Born in Larne in Northern Ireland, Ivan Magill qualified in medicine from Queen’s University, Belfast, in 1913. After resident medical appointments he joined the Royal Army Medical Corps and served in France during the First World War.
In 1919, pending demobilisation, Magill was posted to Queen Mary’s Hospital for Facial and Jaw Injuries in Sidcup. This was a special military hospital with an international surgical staff undertaking reconstructive surgery of war wounds. Magill’s task was to administer anaesthesia, even though he had very little practical experience in this. It was here that, in order to enable surgeons to operate on the face and jaws without being impeded by anaesthetic apparatus, Magill with Stanley Rowbotham devised the technique of wide-bore intubation. The procedure has since become essential practice for major operations of all categories.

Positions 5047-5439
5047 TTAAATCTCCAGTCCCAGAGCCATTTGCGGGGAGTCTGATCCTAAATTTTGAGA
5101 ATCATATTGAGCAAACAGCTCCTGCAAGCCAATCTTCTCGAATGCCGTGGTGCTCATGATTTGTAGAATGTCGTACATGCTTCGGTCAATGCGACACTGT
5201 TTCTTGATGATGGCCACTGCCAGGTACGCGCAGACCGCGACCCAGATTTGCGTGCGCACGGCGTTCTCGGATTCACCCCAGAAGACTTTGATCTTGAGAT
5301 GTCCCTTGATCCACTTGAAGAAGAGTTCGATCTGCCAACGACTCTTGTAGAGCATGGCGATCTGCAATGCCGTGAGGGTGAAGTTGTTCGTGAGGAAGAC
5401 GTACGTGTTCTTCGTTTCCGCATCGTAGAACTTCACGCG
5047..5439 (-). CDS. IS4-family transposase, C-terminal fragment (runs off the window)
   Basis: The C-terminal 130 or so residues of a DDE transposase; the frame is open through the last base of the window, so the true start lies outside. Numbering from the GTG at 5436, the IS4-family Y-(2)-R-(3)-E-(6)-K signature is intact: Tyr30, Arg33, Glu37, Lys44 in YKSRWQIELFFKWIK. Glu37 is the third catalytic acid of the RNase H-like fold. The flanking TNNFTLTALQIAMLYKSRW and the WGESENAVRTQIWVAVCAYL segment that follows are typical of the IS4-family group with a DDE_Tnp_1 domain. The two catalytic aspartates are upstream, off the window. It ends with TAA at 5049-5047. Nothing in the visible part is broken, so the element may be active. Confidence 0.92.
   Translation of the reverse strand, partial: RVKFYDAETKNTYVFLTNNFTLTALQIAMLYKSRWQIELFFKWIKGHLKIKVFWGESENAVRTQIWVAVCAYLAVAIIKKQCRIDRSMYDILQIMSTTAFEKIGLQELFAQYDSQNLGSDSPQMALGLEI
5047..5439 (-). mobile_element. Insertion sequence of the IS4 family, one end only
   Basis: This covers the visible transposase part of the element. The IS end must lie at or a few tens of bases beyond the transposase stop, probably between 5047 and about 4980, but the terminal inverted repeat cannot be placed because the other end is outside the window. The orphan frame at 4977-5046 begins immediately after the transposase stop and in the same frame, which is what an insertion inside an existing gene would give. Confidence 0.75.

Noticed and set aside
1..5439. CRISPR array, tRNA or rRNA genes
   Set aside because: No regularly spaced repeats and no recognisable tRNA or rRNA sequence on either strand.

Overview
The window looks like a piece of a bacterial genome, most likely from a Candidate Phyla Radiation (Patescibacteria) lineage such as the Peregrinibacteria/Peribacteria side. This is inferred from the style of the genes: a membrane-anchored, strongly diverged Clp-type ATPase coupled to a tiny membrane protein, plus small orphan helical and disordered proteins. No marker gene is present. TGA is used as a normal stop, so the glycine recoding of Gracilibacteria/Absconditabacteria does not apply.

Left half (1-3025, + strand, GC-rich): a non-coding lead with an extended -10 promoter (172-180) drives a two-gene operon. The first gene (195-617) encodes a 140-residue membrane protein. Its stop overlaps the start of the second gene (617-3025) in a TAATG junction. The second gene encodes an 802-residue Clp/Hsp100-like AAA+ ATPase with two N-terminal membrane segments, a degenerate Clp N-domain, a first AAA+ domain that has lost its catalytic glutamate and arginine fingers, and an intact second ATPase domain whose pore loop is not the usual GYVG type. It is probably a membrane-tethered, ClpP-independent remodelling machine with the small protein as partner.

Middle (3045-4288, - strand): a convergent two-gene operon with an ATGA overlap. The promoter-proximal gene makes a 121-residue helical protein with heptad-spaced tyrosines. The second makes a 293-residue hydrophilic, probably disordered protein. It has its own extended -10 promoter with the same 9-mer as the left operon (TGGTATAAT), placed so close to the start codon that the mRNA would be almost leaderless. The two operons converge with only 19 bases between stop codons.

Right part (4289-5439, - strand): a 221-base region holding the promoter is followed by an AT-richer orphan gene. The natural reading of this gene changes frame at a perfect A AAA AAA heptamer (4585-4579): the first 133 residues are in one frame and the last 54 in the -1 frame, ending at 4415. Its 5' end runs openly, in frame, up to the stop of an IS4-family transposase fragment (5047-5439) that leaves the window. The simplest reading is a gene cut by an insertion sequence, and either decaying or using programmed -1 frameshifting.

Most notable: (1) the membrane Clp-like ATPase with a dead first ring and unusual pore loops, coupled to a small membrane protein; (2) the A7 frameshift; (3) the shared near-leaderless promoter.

Magill went on to become the leading exponent of anaesthesia for the developing specialty of thoracic surgery and was an initiator and examiner for the Diploma in Anaesthetics in 1935. He anaesthetised King George VI for two major operations in the 1940s and was appointed a Commander of the Victorian Order in 1946 and knighted in 1960. He died, greatly honoured, aged 98.